For instance, you should pinpoint a primary contact for the lead examiner to answer questions promptly and ensure that the desired message is passed along. Firmly communicate that all inquiries from examiners must go through this person. Train employees to get any inquiries in writing and that the responses should only be conducted in memo form rather than informal conversations or interactive written communication.
Maintain Appropriate Staff and Technology
Recently, the government has faulted financial institutions for a gap in staffing and technology, which prevented the ability to find and report suspicious activity. It’s vital that your bank management conducts regular assessments regarding your ability to adequately investigate AML risks.
In regard to staffing needs, you must acquire appropriate employees or contractors with the skillset required to conduct the reviews. Examiners are finding and citing more and more instances of inadequate staffing, in terms of experience or training. These citations have been specific in stating that many BSA officers haven’t received the needed training and have complained that some are underpaid for the AML duties they perform. Don’t let your bank receive unwarranted scrutiny over a staffing issue.
Technology gaps are also a common cause for criticism. Outdated tech can cause you to miss suspicious activity. Keep monitoring systems current to prevent unscrupulous activity from going unnoticed. Another source of criticism includes screening software. It’s vital to maintain an independent system where information is independently validated.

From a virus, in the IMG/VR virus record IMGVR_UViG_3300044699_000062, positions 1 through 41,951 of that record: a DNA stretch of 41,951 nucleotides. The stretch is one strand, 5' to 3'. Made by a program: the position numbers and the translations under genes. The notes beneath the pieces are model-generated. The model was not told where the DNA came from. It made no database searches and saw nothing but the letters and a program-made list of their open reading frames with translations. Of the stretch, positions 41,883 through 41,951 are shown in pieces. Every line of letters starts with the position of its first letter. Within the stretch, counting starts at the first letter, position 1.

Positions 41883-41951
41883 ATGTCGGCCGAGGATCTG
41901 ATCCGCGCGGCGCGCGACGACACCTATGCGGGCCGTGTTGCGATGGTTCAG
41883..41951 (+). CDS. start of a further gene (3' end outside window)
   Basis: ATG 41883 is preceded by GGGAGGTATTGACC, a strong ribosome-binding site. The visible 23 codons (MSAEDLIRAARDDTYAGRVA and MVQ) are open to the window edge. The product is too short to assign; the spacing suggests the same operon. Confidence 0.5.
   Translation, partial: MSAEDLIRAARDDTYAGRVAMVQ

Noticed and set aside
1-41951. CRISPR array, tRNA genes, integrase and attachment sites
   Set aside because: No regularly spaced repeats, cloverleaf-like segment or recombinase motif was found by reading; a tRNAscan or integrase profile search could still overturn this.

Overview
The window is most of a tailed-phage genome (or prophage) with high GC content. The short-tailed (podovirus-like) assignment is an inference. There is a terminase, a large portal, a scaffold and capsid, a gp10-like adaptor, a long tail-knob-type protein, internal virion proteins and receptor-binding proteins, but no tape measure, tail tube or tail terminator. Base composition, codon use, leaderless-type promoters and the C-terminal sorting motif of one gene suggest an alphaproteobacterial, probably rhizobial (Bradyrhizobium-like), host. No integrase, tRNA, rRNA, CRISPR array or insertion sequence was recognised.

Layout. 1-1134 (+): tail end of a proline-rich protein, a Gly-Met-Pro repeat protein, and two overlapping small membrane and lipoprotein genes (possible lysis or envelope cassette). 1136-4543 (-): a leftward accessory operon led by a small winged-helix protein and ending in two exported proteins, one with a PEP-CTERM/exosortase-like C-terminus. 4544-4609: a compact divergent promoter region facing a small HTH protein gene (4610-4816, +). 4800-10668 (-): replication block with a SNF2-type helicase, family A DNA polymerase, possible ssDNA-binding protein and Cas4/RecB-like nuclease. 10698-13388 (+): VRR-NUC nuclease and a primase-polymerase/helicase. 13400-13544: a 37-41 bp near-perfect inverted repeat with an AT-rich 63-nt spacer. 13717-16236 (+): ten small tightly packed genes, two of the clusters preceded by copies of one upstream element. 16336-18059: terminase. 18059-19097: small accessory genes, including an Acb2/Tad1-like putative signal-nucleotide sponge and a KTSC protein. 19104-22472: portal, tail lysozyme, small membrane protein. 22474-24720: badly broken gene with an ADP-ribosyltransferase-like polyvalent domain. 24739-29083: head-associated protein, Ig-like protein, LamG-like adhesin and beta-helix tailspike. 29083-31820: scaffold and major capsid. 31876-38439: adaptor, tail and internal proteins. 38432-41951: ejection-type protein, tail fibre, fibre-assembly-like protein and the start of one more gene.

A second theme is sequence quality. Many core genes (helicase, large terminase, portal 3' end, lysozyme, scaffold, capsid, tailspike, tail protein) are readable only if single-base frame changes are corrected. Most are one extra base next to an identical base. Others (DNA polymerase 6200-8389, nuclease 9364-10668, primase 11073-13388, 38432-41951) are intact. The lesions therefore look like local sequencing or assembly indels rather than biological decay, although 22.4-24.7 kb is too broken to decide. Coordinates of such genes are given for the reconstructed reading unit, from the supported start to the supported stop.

That’s not to say that every bank needs more AML staff or should raise existing staff salaries. Instead, risk mitigation is the key to identifying whether your bank has the right mix of technology and staff. Looking at your customer base activity and demographic can help you determine that. When you get requests for more AML staff, tech or salary, officers and directors need to promptly and properly evaluate them and document the reasoning behind any changes or lack of change planned.
Ensure an Orderly Monitoring Transactions
Many AML enforcement actions of the last several years involve a bank's failure to align monitoring systems to the transactional operations and risk profile suggested by the bank’s current client portfolio. Note that regulators have shown a pattern of reprimanding banks when they improperly tune systems to decrease flags due to a lack of bandwidth to investigate each or have financial intelligence technology that resolves them.